Comparing stereotactic ablative radiotherapy (SABR) versus re-trans-catheter arterial chemoembolization (re-TACE) for hepatocellular carcinoma patients who had incomplete response after initial TACE (TASABR): a randomized controlled trial.

BMC Cancer 2019 Mar 28;19(1):275. Epub 2019 Mar 28.

Department of Radiation Oncology, Dalin Tzu Chi Hospital, Buddhist Tzu Chi Medical Foundation, No. 2, Min-Sheng Road, Dalin, Chia-Yi, Taiwan, Republic of China.

Background: Hepatocellular carcinoma (HCC) accounts for 75-85% of primary liver cancers and is prevalent in the Asia-Pacific region. Till now, trans-arterial chemoembolization (TACE) is still one of common modalities in managing unresectable intermediate-stage HCC. However, post-TACE residual viable HCC is not uncommon, resulting in unsatisfied overall survival after TACE alone. Recently, stereotactic ablative radiotherapy (SABR) has been suggested to manage HCC curatively. However, evidence from phase-III trials is largely lacking. Hence, the present phase III randomized trial is designed to compare clinical outcomes between SABR and re-TACE for unresectable HCC patients who had incomplete response after initial TACE.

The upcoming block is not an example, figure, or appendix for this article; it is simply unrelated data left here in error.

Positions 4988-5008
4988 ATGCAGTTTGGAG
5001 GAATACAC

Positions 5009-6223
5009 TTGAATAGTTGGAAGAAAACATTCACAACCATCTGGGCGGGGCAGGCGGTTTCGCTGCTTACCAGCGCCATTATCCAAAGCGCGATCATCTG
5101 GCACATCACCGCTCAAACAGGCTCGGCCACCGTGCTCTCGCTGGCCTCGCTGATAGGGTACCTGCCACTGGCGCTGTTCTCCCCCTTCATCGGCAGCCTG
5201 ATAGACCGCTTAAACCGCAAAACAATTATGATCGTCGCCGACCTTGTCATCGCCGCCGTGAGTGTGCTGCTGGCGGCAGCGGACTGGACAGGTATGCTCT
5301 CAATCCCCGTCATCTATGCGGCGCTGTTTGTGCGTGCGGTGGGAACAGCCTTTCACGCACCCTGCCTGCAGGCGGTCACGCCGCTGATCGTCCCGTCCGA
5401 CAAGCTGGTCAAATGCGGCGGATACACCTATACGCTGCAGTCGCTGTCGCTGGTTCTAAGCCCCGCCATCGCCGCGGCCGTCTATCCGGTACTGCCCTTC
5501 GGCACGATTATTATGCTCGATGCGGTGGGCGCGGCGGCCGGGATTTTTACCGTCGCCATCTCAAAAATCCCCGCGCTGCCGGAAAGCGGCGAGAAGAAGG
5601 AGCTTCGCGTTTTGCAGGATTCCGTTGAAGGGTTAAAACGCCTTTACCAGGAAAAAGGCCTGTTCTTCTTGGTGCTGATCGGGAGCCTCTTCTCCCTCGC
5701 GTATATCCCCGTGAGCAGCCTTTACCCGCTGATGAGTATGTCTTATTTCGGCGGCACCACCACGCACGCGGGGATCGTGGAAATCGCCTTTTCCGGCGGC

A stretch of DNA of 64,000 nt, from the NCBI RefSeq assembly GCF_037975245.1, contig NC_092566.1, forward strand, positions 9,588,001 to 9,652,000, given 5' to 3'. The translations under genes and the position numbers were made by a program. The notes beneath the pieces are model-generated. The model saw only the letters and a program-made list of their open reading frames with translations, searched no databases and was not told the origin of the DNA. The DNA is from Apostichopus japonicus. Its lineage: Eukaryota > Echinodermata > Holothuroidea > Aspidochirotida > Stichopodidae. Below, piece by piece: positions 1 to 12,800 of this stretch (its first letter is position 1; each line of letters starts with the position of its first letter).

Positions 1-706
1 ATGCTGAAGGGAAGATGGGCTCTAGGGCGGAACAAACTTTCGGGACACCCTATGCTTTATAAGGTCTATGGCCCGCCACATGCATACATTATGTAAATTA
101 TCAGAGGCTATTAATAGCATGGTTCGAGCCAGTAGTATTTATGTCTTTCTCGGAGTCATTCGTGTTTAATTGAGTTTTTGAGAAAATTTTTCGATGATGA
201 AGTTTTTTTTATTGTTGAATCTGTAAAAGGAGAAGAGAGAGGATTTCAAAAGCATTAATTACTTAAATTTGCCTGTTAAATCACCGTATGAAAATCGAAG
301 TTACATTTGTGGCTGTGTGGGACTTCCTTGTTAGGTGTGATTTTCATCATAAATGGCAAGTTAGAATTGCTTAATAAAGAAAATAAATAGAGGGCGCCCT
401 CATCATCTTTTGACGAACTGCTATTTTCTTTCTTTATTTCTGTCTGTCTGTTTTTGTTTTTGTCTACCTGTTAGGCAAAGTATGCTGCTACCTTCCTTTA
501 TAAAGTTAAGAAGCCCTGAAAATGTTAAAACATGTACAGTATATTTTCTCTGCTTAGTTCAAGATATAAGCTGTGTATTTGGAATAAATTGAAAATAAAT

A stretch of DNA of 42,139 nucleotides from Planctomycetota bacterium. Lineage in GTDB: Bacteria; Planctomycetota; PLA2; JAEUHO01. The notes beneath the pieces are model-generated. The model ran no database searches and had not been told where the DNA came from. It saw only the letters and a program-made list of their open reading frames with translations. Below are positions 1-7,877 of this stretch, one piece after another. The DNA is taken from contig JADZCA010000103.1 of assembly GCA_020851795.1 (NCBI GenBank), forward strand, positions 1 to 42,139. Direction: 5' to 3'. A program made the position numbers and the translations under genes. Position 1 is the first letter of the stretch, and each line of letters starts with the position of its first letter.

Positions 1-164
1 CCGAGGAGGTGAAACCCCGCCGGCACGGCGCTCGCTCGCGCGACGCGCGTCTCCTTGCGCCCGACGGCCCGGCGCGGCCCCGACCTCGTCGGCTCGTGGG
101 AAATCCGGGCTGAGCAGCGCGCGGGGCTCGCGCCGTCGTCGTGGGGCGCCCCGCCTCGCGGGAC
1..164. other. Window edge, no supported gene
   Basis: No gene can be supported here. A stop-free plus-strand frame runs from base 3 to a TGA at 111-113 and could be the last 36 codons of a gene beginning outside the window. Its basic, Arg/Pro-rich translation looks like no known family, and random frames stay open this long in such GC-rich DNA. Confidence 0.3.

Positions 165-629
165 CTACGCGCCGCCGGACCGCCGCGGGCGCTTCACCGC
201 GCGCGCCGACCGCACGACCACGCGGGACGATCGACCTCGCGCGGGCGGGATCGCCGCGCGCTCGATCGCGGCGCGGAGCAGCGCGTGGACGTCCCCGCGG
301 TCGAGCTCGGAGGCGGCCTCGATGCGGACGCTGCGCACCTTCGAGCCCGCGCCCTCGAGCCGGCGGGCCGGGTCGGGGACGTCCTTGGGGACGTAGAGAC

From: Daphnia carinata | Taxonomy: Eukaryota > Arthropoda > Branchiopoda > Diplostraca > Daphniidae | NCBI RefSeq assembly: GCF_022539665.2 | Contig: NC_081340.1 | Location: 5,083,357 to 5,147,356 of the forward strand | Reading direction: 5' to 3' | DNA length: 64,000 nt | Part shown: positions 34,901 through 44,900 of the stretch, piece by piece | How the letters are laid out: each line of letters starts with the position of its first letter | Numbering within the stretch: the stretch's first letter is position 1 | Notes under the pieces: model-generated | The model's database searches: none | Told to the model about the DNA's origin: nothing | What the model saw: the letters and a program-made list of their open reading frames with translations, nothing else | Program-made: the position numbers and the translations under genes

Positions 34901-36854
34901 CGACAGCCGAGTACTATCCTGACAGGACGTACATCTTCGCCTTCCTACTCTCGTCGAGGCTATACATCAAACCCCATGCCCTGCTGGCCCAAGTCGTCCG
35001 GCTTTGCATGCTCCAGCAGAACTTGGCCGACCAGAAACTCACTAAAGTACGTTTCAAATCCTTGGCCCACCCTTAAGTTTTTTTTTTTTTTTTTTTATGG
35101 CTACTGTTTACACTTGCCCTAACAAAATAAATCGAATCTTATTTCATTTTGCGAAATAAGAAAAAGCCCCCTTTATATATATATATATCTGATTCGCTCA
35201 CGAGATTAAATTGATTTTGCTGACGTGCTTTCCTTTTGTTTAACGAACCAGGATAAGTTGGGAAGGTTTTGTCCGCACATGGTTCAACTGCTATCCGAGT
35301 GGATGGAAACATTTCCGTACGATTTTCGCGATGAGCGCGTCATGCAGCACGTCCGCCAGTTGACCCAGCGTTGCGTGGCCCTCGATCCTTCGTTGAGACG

Methods: The present study is an open-label, parallel, randomized controlled trial. A total of 120 patients will be included into two study groups, i.e., SABR and re-TACE, with a 1:1 allocation rate. A 3-year allocating period is planned. Patients with incomplete response after initial TACE will be enrolled and randomized. The primary endpoint is 1-year freedom-form-local-progression rate. Secondary endpoints are disease-progression-free survival, overall survival, local control, response rate, toxicity, and duration of response of the treated tumor.

Discussion: SABR has been reported as an effective modality in managing intermediate-stage HCC patients, but evidence from phase-III randomized trials is largely lacking. As a result, conducting randomized trials to demarcate the role of SABR in these patients is warranted, especially in the Asia-Pacific region, where HBV- and HCV-related HCCs are prevalent.

Trial Registration: Before enrolling participants, the present study was registered prospectively on ClinicalTrials.gov (trial identifier, NCT02921139 ) on Sep. 29, 2016. This study is ongoing.

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http://dx.doi.org/10.1186/s12885-019-5461-3DOI Listing
http://www.ncbi.nlm.nih.gov/pmc/articles/PMC6437913PMC
March 2019
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